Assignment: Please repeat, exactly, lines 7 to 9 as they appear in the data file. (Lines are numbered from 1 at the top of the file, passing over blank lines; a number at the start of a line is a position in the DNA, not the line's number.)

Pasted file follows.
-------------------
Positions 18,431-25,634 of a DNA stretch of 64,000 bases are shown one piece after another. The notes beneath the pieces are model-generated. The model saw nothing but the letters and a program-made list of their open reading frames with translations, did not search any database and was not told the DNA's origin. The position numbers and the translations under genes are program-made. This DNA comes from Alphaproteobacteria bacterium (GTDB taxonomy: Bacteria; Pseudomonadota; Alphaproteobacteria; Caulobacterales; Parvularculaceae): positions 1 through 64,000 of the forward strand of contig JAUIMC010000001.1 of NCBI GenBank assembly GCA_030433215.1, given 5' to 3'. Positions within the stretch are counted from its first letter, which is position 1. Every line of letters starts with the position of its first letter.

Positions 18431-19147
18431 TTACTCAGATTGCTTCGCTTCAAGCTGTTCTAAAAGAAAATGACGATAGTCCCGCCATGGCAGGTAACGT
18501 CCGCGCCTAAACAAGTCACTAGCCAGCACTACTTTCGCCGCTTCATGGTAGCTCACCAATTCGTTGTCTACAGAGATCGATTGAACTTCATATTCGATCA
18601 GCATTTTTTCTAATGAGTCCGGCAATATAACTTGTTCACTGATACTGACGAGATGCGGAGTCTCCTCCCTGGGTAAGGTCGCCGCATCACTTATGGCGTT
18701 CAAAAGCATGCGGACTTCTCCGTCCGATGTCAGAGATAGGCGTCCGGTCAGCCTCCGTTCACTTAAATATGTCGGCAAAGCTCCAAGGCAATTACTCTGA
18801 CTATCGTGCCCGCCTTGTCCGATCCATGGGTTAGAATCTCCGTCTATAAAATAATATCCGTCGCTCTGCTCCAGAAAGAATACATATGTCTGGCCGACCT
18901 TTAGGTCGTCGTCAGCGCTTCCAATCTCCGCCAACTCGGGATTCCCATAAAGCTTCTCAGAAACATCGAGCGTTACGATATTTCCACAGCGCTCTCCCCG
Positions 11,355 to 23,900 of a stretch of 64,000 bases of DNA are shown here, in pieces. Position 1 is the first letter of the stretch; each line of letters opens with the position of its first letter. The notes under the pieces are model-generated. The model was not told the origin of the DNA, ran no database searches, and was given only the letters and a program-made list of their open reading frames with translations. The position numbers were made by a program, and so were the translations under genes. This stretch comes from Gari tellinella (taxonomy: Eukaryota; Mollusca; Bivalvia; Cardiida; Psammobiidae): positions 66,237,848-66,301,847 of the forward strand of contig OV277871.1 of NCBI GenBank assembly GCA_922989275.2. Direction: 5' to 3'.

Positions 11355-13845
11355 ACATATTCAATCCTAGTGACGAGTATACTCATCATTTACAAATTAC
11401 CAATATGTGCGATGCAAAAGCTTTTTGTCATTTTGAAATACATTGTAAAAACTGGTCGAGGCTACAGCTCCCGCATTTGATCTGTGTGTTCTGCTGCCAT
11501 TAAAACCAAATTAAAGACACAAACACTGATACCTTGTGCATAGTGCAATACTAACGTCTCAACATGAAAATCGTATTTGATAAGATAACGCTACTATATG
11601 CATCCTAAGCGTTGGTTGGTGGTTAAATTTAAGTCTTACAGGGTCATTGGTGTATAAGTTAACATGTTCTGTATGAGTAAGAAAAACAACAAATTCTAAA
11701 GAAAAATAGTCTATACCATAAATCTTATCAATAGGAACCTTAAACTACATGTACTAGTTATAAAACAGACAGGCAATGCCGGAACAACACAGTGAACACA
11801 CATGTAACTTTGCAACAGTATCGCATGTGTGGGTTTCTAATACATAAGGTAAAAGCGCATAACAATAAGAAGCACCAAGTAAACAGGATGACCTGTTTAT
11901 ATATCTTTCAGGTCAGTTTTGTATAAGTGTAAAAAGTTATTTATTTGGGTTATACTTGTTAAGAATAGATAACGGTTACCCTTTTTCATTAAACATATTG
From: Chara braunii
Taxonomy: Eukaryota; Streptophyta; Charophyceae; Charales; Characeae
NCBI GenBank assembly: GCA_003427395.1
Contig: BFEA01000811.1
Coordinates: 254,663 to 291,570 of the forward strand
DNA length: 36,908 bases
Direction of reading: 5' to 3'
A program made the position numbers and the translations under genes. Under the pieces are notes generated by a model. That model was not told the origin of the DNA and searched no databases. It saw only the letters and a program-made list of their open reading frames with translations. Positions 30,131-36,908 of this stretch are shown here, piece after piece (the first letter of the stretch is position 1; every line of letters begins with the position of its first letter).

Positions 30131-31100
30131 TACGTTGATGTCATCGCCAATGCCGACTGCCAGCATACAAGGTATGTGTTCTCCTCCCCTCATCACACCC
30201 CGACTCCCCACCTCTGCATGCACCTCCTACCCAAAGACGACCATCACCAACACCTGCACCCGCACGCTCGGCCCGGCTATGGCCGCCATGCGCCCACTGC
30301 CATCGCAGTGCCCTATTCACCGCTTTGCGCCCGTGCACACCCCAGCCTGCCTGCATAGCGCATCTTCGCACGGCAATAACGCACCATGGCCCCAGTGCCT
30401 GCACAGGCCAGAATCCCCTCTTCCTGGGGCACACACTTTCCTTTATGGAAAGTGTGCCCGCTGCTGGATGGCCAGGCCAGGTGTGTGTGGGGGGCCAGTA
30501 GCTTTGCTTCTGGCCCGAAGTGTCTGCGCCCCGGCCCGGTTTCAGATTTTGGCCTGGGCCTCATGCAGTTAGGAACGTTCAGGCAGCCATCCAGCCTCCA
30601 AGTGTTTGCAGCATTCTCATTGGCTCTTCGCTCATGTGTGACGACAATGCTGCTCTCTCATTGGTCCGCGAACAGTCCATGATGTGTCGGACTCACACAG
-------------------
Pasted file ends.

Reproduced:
18801 CTATCGTGCCCGCCTTGTCCGATCCATGGGTTAGAATCTCCGTCTATAAAATAATATCCGTCGCTCTGCTCCAGAAAGAATACATATGTCTGGCCGACCT
18901 TTAGGTCGTCGTCAGCGCTTCCAATCTCCGCCAACTCGGGATTCCCATAAAGCTTCTCAGAAACATCGAGCGTTACGATATTTCCACAGCGCTCTCCCCG
Positions 11,355 to 23,900 of a stretch of 64,000 bases of DNA are shown here, in pieces. Position 1 is the first letter of the stretch; each line of letters opens with the position of its first letter. The notes under the pieces are model-generated. The model was not told the origin of the DNA, ran no database searches, and was given only the letters and a program-made list of their open reading frames with translations. The position numbers were made by a program, and so were the translations under genes. This stretch comes from Gari tellinella (taxonomy: Eukaryota; Mollusca; Bivalvia; Cardiida; Psammobiidae): positions 66,237,848-66,301,847 of the forward strand of contig OV277871.1 of NCBI GenBank assembly GCA_922989275.2. Direction: 5' to 3'.